of ordinary times. As a consequence shippers are
paying approximately 1)4 a ton for general
.merchandise freights on which they formerly paid
IS.sO to 6 a ton. The war risk Insurance must
be added, from two to five tiroes the amount
previously asked, and an additional Indirect cost
occurs In financing foreign trade through the
derangement of exchanges, in a word, all that
was taken off th tariff dutlea. and much more,
Is now absorbed by Increased shipping rates, in
surance and exchange.
Every law enacted to govern our Water
board haa expressly stated the purpose to di
vorce the maaageuent and operation completely
from politics, bat thla part of these las has
been a dead letter. Why uot have a divorce now
that will keep Water board pay-rollers eul of
the poetical game for the future?
rroaa tae tafleuewSea.
NAPOLFVON'B aphoriam, "Vfbo hold Cowrtantlno
ple rules the world," opr e weU tha m
portamw hlch haa always attached . to tho
tratealo value of that city. Blnca Constantinople has
been held for centurUe at a time by two ot tho
weakest and moat Inefficient nations of tho world, the
later Pyaantlna and later Ottoman empire. It Is evi
dent that Its ownership does not naooaaajily entry
with It the lordehlp of tho world. But the fact that
theee two decadent powers were able by the mare
poaaeeelnn of this point is exert aa Influence over
world politics to wbloh their Inherent etrangth. la no
wloe entitled thorn, proves Its Importance and the
ntieetlnn of Its future, ownership Is one of the moat
m.rmintoua and difficult of the problems tho groat
wnt has to solve, the allies are rivals emon It oomee
to the question of Constantinople. During the nine
teenth century It waa the timed belief ex the British
that the acquisition of the dty fcy a European power
would put the empire In peril. Drery time that Rus
sia reached out to graap the prlae Or eat Britain in
terposed by arms or dlpiomavoy to protect the Turka.
tn the Crimean war. BrlUeh, Pranoh, Turkish and
Italian troops Joined In tho attaok upon Kneel. Now
the Roaalan, Vrennn and British fleets are Joining la
the effort to take Constantinople from the Turks.
What will henetne of It lata nobody knew) but the
diplomats, and swftvapa not they. That Russia's attw
tugd has hot tMnBd is Shews by the declaration of
Foreign Mlntf tMaaneff tn the Duma and the fol
lowing remlttltttH. passed unanimously by the oorv
grafts of represent&tlrtg of the noWllty new In session
"The rltal If torn is of Hum la require full poaoea
slon ot CmiRtatoUnople and both shores of the Bos
porus and the ttortUnaUoa and the adjacent Islands.
The Brttleh fsreigit minister, Mir Mwtn Ore.
Stated te Parliament a few woeks age that Oroat
Britain approved of ttaaaWa desire for a southern
Pert, thsuffh ho avoided specifying Constantinople, a
WbM feilehoa la vlow of the tawny dalmants. Qreeoa,
asatlmlnaT to ho Lht is hart tor of the arosk. empire,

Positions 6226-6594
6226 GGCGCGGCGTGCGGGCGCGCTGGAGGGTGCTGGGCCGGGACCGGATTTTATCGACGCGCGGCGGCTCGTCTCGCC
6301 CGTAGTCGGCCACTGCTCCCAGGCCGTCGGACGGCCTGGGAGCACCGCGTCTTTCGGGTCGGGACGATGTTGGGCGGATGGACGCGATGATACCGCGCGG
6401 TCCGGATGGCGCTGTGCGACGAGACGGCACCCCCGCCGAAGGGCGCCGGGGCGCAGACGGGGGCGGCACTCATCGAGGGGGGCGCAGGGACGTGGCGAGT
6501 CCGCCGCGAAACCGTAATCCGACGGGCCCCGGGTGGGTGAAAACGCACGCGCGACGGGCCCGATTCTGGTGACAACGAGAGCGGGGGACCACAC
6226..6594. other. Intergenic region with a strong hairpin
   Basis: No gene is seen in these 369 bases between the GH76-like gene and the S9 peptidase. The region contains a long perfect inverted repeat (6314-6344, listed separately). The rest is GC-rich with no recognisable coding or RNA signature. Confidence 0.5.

aspires te lis eapttal. The Sulgara might have taken
it three rears ago If tho Interposition ef the powers
had hot shaoksd tbolr vletorioua edvenoe at the
tthataldja line. Italy's Interests are so greatly In
volved that It Is likely is enter the war. Austria's
po)ly has sdways had aa Its goal the acquisition of
ths Balkan peninsula. Germany had looked on Asia
Mirer ss the Ipost favorable opening for Us eoloalal
development and haa rradually replaced England aa
the friend And "protector" of the Ottoman empire.
"The war to Constantinople Use through Vienna."
Is an old Russian maxim. But the Russians sow are
taking a shorter out to the goal ef their long desire.
Their f;et haa skirted ths western shore of the
Week sua and Is now striving to enter the Bosporus.
It Is an old routs to thsm. Over a thousand years
ago thsy took It first, and would, aooordlng to the
legend, have reached the city If It had not been for
the personal Intervention of the Virgin Mary. tn
those days there waa a distinction between the Rus
sian and Slavic races. The Slavs wore a simple, un
organised people, barbarous but not warlike, and the
frequency of their appearance as captives In 'tho mar
ket made their name the venerlo term for slaves.
Ths Rus were of that ensraetlo race of Scandinavian
orlsin .which Invaded franco under Hollo, EnSland
wnder William, Italy under Robert and Russia under
Rurtk. In every country becoming tne dominant ele
ment In the population, which can still be" discerned
In eplto of a thousand years of intermarriage,
Russian history dates from tho Unas when these
Vlklnsjs of Kiev, under the leadership of Askold and
Dlr, set out to oonqtier Constantinople, tor, says the
Byaantlne historian Phottua, tho men of Rua hitherto
"unknown and of no aoconnt," became by that act
"moat renowned and glorious" and "boundlessly bold
and proud." Yet tbelr first attempt waa a failure,
for as their fX galleys swept down the Bosporus the
Bjrsentlne emperor and patriarch knelt In prayer be
fore tho sacred shrine. At daybreak the patrlareh
took the wonder working robe of the Virgin and
marching with a procession of priests and choir boys
to tho ehore, dipped It Into the Bosporus, Let Nestor,
ths chronicler, toll the story In his own wf-det
"Instantly the waves, which before were smooth
and still, arose In anxer and began to roar, and the